Even children have the right to participate. They must be given the opportunity to voice their opinion and have a say in the decision-making process. There are many ways to do this in the digital world.
Children have their own way of looking at the world and different needs than adults. In order for them to grow up in an environment that is suitable for them, they must be able to have a say in all matters that concern them, in accordance with their age. This is also stated in the UN Convention on the Rights of the Child. Children need to be able to learn what interests them – at school, in family conversations, or on the Internet. Then they can express what they think and what they would like to change.
However, children are often not taken seriously or are not even listened to. But you would like to participate!
Participation works best for children when it takes place in their immediate environment: in the family, the daycare center, the school, the playground around the corner… or on the Internet!
An important basis for forming an opinion is understandable, i.e. child-friendly, information, e.g. news for children. With children’s search engines, such as Blinde Kuh or fragFINN, children can independently research the topics that interest them and are important to them. If children want to learn about politics and their rights, they can do so at HanisauLand, for example. There are comics, an encyclopedia, games and tips for books or movies. Children should also be able to find out about their rights, such as at the Children’s Ministry: here, children’s rights are presented with colorful pictures and explanations and videos read out by children. On the join-in website Kindersache.de, children can find out and exchange information about children’s rights as well as leisure and political topics.
Participation means even more than being informed and being able to form an opinion. Children should also be able to participate directly in decisions online. The Internet in particular offers them a wide range of opportunities to make a difference and help shape the future. Through the app #stadtsache, children (and young people) can draw attention to places in their neighborhood that they like, that annoy them, or that they would like to improve. With photos, videos or sound recordings, they can point out to adults, for example, a broken playground or a corner where there is always a lot of trash. There is also a questionnaire on the website that children can fill out to rate their city.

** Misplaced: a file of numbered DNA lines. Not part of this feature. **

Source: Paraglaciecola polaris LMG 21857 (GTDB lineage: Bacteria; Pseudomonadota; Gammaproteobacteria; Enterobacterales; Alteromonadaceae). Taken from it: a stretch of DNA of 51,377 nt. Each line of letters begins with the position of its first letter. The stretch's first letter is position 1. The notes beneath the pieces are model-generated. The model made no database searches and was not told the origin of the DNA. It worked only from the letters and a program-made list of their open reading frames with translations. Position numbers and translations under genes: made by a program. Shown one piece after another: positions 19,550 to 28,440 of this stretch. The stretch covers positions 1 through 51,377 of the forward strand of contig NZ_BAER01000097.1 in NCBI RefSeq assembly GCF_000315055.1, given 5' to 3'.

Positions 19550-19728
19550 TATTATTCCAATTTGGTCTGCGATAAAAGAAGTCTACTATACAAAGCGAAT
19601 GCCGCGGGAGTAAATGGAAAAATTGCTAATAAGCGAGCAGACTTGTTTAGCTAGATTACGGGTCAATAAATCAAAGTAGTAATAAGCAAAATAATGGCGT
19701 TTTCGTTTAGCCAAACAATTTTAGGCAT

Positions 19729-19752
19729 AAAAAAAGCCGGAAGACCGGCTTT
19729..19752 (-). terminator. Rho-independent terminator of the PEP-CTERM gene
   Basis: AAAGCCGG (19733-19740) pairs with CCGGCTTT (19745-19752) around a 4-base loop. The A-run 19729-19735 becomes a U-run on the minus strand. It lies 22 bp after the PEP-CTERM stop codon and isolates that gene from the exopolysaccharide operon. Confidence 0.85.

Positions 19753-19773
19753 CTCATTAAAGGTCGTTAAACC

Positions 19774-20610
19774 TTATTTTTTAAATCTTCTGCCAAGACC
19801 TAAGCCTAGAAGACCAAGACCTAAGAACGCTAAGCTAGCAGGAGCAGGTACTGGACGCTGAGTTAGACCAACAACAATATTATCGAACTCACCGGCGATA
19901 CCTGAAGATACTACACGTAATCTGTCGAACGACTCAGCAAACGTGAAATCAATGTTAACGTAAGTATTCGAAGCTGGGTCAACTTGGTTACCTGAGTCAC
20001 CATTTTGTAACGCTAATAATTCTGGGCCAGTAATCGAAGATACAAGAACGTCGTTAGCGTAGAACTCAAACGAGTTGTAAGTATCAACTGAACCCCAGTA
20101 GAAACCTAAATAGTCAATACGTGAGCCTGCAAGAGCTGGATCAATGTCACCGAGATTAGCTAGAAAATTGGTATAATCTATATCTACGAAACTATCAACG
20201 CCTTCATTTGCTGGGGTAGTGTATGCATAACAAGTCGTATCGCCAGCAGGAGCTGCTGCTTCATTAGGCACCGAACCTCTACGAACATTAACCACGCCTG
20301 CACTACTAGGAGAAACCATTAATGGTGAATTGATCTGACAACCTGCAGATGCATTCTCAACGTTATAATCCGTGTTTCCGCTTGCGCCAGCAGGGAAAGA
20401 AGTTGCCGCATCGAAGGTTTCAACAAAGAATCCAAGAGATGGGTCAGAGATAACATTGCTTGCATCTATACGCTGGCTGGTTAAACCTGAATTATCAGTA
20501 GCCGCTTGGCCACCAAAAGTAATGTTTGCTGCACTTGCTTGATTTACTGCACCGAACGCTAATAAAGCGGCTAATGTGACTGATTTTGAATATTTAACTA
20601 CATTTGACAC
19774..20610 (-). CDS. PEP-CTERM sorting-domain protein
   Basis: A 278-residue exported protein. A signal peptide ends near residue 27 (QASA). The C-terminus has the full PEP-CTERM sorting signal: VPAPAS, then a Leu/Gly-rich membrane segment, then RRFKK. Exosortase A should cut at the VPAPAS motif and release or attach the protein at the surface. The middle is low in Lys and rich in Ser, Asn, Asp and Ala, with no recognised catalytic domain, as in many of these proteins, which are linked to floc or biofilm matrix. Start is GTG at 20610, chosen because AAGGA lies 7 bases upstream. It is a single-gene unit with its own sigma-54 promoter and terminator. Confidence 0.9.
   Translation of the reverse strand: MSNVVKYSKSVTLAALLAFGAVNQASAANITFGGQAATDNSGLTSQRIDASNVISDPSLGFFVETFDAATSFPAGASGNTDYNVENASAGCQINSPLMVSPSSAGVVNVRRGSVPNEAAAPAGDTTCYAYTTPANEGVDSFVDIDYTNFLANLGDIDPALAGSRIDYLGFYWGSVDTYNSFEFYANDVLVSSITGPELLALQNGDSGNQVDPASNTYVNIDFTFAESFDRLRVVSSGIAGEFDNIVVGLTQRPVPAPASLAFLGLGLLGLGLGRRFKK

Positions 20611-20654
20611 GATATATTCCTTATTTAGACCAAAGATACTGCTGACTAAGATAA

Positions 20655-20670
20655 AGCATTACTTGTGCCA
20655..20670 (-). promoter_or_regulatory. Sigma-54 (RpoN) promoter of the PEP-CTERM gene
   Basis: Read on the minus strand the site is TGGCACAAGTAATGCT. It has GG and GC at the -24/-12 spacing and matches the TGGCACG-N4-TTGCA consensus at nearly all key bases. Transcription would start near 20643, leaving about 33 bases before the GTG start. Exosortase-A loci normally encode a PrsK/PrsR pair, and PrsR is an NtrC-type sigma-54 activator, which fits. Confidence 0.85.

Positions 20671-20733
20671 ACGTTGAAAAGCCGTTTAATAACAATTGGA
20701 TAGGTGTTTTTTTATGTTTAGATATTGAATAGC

If your child would like to get involved beyond offerings on the web, you can use the German Children’s Fund ‘s Children’s Policy Map for offerings in your area. There you can also search for specific offers on “Politics with/for children”.
Democracy and participation start in the family. Let your child have as much say as possible. Young children can also be introduced and practice co-decision-making in the family. For example, when it comes to media use in the family, you can set up rules together. A media usage agreement helps with this. Wherever your child is concerned, he or she should be allowed to have a say.
If a say in the matter is not possible because your child does not yet appreciate the consequences of a decision and it might harm him or her, however, you should explain exactly why you are deciding for your child.
Make your child aware of sites on the web where he or she can get information and participate. Even though children can be relatively independent on the relevant sites, you should still accompany your child if possible. Talk about topics it has seen on children’s news or picked up elsewhere. If your child has a say in the family, he or she will be motivated to advocate for his or her own interests outside of it.